Elastic coupling power stroke mechanism of the F1-ATPase molecular motor

James L. Martin, Robert Ishmukhametov, David Spetzler, Tassilo Hornung, Wayne Frasch

Research output: Contribution to journalArticlepeer-review

41 Scopus citations


The angular velocity profile of the 120° F1-ATPase power stroke was resolved as a function of temperature from 16.3 to 44.6 °C using a ΔμATP = −31.25 kBT at a time resolution of 10 μs. Angular velocities during the first 60° of the power stroke (phase 1) varied inversely with temperature, resulting in negative activation energies with a parabolic dependence. This is direct evidence that phase 1 rotation derives from elastic energy (spring constant, κ = 50 kBT·rad−2). Phase 2 of the power stroke had an enthalpic component indicating that additional energy input occurred to enable the γ-subunit to overcome energy stored by the spring after rotating beyond its 34° equilibrium position. The correlation between the probability distribution of ATP binding to the empty catalytic site and the negative Ea values of the power stroke during phase 1 suggests that this additional energy is derived from the binding of ATP to the empty catalytic site. A second torsion spring (κ = 150 kBT·rad−2; equilibrium position, 90°) was also evident that mitigated the enthalpic cost of phase 2 rotation. The maximum ΔGǂ was 22.6 kBT, and maximum efficiency was 72%. An elastic coupling mechanism is proposed that uses the coiled-coil domain of the γ-subunit rotor as a torsion spring during phase 1, and then as a crankshaft driven by ATP-binding–dependent conformational changes during phase 2 to drive the power stroke.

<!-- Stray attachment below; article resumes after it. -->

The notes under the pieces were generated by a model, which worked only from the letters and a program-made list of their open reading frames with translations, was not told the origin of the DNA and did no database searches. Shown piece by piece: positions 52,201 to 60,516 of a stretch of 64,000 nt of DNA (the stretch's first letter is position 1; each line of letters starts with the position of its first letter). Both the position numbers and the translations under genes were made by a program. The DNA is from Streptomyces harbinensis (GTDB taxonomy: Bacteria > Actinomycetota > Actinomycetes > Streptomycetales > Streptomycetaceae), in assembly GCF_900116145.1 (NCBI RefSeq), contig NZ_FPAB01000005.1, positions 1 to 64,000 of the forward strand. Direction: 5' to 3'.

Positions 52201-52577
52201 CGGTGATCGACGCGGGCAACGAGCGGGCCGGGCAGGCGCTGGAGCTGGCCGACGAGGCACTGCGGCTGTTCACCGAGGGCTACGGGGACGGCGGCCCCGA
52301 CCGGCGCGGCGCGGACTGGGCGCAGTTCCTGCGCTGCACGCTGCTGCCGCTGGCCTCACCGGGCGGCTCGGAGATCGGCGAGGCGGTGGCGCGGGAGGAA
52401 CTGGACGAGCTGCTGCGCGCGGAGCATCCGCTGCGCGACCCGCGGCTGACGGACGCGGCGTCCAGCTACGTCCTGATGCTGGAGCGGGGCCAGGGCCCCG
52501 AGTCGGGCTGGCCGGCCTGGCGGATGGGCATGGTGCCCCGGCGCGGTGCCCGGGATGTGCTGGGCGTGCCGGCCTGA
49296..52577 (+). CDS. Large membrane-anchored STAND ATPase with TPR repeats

Original languageEnglish (US)
Pages (from-to)5750-5755
Number of pages6
JournalProceedings of the National Academy of Sciences of the United States of America
Issue number22
StatePublished - May 29 2018


  • F-type ATP synthase
  • F1-ATPase
  • FOF1 ATP synthase
  • Power stroke mechanism
  • Single molecule

ASJC Scopus subject areas

  • General


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